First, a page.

sale of Islamic and Indian art in London (8.4.14) produced strong results for Modern and Contemporary Asian art with five of the top ten items in the sale important paintings from across the region from the Middle East to India.
The Middle Eastern section of the sale achieved 86% sold (by value), with 25 buyers from 12 countries. One third of the works went to buyers outside the region demonstrating the increasing international appeal of works in the category. Over a third of works were sold to clients who are new to Bonhams indicating continual growth and broadening of the market, said Nima Sagharchi, who heads the Modern and Contemporary Middle East element in this department.
A rare and exquisite painting by Iraqs foremost modernist painter Jewad Selim, depicting Mrinalini Sarabhai, one of the most celebrated figures of classical Indian dance which was estimated to sell for £50,000-70,000 made £170,000, more than twice the top estimate.
Mrinalini Sarabhai, one of the most renowned and prolific practitioners of classical Indian dance, was born in Chennai 1918, she was educated in Switzerland, her native India and the American Academy of Dramatic Arts. By her early twenties, Mrinalini had already performed in India, Europe and America with her company.
This portrait was painted during her first London appearance in 1949 at St Martin's Theatre in London's West End with the "Ballets Hindous" which also performed in Geneva, Lucerne and Brussels in the same year. At the time the portrait was painted Selim was studying in London on a government scholarship and mixing in artistic and musical circles where he encountered Mrinalini. He started at the Chelsea School of Art in January 1946, but moved to the Slade School of Fine Art in September of that same year.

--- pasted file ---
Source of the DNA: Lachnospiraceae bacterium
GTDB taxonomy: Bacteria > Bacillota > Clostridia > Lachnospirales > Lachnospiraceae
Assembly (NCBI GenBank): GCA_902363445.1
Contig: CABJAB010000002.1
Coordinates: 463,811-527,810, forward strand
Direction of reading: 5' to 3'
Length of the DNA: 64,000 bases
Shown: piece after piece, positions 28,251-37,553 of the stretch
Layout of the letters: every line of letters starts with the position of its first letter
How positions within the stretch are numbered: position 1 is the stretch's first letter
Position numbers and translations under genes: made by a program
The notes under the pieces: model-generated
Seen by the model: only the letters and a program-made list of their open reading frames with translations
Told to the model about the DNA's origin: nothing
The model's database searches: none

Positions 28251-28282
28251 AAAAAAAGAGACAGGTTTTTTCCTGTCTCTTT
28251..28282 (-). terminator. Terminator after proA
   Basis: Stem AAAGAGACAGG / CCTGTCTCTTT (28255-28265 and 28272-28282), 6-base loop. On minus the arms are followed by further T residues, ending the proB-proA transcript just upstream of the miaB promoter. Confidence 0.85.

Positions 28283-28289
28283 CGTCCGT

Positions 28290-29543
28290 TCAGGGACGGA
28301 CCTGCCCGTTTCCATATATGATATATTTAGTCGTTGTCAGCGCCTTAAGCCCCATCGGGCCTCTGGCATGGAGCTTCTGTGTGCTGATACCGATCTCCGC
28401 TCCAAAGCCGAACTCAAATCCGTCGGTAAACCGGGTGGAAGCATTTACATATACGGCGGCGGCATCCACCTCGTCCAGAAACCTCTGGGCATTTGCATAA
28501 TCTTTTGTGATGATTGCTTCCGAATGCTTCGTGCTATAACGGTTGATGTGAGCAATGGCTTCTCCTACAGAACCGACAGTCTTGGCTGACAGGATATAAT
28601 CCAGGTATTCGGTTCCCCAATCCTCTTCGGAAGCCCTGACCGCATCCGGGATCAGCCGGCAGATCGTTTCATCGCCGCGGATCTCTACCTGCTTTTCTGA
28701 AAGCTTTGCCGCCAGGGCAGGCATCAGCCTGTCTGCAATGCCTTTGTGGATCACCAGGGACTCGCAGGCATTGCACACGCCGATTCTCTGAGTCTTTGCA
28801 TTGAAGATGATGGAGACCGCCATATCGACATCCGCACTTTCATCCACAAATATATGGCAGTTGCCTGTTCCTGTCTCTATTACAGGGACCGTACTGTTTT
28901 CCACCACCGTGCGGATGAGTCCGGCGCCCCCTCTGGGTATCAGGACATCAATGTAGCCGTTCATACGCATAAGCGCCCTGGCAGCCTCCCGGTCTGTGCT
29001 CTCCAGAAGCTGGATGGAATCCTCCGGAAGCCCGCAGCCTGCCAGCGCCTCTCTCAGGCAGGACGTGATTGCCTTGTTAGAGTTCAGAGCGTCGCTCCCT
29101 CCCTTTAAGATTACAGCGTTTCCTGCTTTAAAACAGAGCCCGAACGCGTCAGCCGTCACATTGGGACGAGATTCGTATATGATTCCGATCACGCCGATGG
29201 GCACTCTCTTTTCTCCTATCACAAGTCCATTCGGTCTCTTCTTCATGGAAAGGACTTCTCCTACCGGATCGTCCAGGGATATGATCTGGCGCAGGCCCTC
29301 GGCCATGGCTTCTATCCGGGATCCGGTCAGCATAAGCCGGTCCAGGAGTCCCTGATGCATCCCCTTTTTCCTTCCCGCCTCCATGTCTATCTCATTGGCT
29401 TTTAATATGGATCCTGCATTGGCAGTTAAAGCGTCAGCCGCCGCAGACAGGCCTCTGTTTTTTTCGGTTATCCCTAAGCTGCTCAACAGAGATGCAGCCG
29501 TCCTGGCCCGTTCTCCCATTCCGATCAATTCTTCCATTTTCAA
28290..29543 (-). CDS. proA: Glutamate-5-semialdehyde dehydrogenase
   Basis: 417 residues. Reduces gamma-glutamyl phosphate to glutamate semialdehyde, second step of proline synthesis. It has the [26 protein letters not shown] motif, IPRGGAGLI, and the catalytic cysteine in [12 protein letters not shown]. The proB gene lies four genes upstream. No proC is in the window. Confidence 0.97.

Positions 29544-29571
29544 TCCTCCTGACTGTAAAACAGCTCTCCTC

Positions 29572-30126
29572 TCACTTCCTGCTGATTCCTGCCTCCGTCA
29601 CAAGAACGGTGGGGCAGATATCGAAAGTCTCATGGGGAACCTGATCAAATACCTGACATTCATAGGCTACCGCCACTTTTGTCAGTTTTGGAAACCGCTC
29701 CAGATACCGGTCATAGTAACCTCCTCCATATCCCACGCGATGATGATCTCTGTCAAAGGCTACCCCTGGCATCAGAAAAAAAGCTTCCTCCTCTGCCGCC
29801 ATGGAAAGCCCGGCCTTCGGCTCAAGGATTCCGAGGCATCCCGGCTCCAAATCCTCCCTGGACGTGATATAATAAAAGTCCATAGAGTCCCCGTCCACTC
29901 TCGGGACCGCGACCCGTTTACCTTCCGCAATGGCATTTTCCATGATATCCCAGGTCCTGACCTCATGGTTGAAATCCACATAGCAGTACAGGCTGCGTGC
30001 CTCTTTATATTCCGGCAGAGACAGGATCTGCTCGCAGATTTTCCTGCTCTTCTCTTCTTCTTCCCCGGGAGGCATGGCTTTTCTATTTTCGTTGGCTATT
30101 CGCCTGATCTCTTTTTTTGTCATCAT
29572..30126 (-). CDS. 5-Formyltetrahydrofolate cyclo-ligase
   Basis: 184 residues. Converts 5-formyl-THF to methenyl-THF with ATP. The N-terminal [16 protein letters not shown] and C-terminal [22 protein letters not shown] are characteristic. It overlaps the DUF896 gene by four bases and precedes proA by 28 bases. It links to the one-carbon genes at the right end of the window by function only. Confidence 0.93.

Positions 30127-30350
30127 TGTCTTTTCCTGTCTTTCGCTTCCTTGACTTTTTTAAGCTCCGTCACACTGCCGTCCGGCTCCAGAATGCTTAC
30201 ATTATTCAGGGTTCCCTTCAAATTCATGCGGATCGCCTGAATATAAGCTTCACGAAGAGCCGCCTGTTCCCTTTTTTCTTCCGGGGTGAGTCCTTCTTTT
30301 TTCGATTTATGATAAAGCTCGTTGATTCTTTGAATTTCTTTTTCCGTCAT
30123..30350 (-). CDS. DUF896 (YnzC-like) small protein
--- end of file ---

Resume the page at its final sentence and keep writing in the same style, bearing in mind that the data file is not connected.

A painting by Charles Hossein Zenderoudi (Iran1937) estimated to sell for £80,000 to £110,000 sold for £158,500. A renowned scholar and translator of Persian literature and a leading Iranian neo-traditionalist Charles Hossein Zenderoudis picture is arguably one of the finest examples of the artists work from the 1970s, when he shifted his focus away from dense talismanic imagery and placed a greater focus on recurring letterforms.
Another prominent highlight of the sale was a very rare early work by Iranian artist Farhad Moshiri, a mixed media assemblage from the 1990s which made £72,100. Inspired by Rauschenbergs Combines and the artistic vocabulary of the proto-pop art movement, the work was executed in 1994, making it the earliest Moshiri to be offered at public auction.
Walk on Earth, an acrylic on canvas executed in 1983, by M.F. Husain achieved a price of £69,700. As a Muslim, Husain was heavily influenced by his Islamic faith. Walk on Earth most probably refers to the Qu'ran writing, "Do not walk pompously or arrogantly about the earth; you cannot break it open, nor match the mountains in height."
Maqbol Fida Husain travelled extensively during his lifetime and the influence of different cultures upon his work is clear to see. In its early stages, he was very much influenced by the Chinese style. In the 1950s Husian had visited China where he encountered the art of the Sung Dynasty and was particularly inspired by the depiction of horses by celebrated Chinese artist, Xu Beihong (President of the Central Academy of Fine Arts in China). Husains trademark horses have now become a vital part of Indian art history.
A painting titled Imagination by the Pakistani artist Sadequain sold for £60,000. This was one of the seven Sadequain works in the sale. Painted in 1968 it had been estimated to sell for £25,000 to £35,000.
Nour Aslam, who heads the Modern and Contemporary South Asian elements in this sale said: This is, by far, the best selection of Sadequains works to come to the market for a while. They are of great quality and fresh to the market. All the pieces are pivotal works and they have come in from countries across Europe as well as Pakistan. Clearly, his appeal in the international market has consistently been strong and continues to grow.